You come to the page https://www.microsft-0nedrive.com/Francine/photos/Cancun2017. There’s a green padlock in the browser, therefore, the page appears to be secure and it looks deceptively like Microsoft’s authentication page. This is the point where you have to enter your Hotmail identifiers to access the directory with the shared photos. You enter the information and suddenly an error message tells you that the password is incorrect. You start again and come to the same page, which informs you that the shared directory has been deleted or is no longer available. You really need to talk to Francine about this. Her directory doesn’t work!

Then you realize that the page was a fake page, held by a cybercriminal who received your Hotmail account identifiers twice. They’re already connected and accessing your emails and services.

Thanks to a search filter preconfigured for Hotmail, they notice that you subscribe to Fitbit services to monitor your physical activities and that the iCloud account on your iPhone is configured with your Hotmail account. Therefore, they can access your iPhone agenda, your LinkedIn account and your fitness schedule.

Here’s another example. Recently, many people have been the victims of a different kind of fraud, but with similar results. You receive a message that didn’t come from your preferred antiviral software, but which states that your computer is seriously at risk. The message recommends that you call a particular number. The person at the other end answers in your language and pretends to represent Microsoft, then asks you to install software that allows them to take over your computer remotely to help you.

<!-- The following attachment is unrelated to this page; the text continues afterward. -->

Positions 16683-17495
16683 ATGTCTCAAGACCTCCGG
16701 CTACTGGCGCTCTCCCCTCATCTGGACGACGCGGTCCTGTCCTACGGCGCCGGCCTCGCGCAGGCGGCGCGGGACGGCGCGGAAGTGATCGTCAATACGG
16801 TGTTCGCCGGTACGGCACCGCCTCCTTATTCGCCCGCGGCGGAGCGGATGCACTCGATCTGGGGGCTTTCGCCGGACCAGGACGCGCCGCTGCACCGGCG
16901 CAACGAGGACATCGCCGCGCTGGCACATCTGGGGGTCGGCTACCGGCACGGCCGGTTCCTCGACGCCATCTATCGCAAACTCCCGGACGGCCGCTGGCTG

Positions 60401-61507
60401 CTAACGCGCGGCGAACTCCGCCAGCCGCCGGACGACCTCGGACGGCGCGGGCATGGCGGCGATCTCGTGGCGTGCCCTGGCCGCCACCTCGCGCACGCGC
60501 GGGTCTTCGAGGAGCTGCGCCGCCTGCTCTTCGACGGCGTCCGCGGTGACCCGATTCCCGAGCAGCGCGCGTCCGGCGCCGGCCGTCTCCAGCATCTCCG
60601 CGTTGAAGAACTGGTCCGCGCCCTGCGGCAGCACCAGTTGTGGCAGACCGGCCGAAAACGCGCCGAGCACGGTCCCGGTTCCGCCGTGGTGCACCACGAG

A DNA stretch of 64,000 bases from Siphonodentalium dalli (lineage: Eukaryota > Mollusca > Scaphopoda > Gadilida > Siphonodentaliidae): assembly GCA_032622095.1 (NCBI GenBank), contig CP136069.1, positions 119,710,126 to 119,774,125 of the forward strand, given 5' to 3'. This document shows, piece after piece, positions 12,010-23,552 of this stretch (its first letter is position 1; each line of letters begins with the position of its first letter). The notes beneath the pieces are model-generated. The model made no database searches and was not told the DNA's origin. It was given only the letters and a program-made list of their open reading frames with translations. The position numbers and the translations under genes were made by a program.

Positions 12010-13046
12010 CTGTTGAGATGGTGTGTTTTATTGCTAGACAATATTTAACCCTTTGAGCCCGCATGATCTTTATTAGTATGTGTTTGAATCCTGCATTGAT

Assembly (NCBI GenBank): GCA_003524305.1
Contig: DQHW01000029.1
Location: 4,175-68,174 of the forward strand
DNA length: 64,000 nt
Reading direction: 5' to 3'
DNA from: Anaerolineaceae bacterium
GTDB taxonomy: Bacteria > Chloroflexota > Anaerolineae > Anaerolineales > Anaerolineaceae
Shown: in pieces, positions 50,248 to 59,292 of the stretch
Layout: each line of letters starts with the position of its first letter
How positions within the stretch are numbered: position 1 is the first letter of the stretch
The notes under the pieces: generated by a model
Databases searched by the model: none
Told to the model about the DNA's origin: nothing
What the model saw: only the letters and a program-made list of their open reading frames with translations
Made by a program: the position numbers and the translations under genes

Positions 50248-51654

Do not trust them. Microsoft does not do this kind of thing. Be aware that the tool you will be asked to install will attempt to obtain your passwords for the Internet accounts saved in your browser and many other files. If this happens to you, shut down your computer and call a recognized specialist.

CEO fraud

What will the fraudster do with all this personal information?

The fraudster will use the time you go jogging (using your Fitbit) to send a message from your personal email account (by pretending to be you).

This email is addressed to the assistant of one of your high-wealth clients, referring to this person by their first name (information easily found on LinkedIn, in your emails or on the Internet). In this message you explain that your last invoice for fees has not been paid and you’ll be in meetings all day (information found in your shared iCloud agenda).

The tone of the email is urgent and insistent. An invoice, a signed transaction request or banking information is contained in an attachment. The anguish and stress caused by this email risk turning the attempt into a fraudulent transaction.

You think this can’t be real?

Coop Fédérée ($5.5M in 2014) and many other businesses have already been the victims of this type of fraud, with accumulated losses of more than $500 million per year.

Don’t be the next victim.

Don’t be the weak link because of your hyper-connected life.

*As soon as you arrive at the office, your phone connects directly to a computer screen, a keyboard and a mouse, and you use it like a conventional computer.

**A word of caution: I am not saying that the companies behind these technologies have bad intentions (but we only know or think we know the “big” players in the market).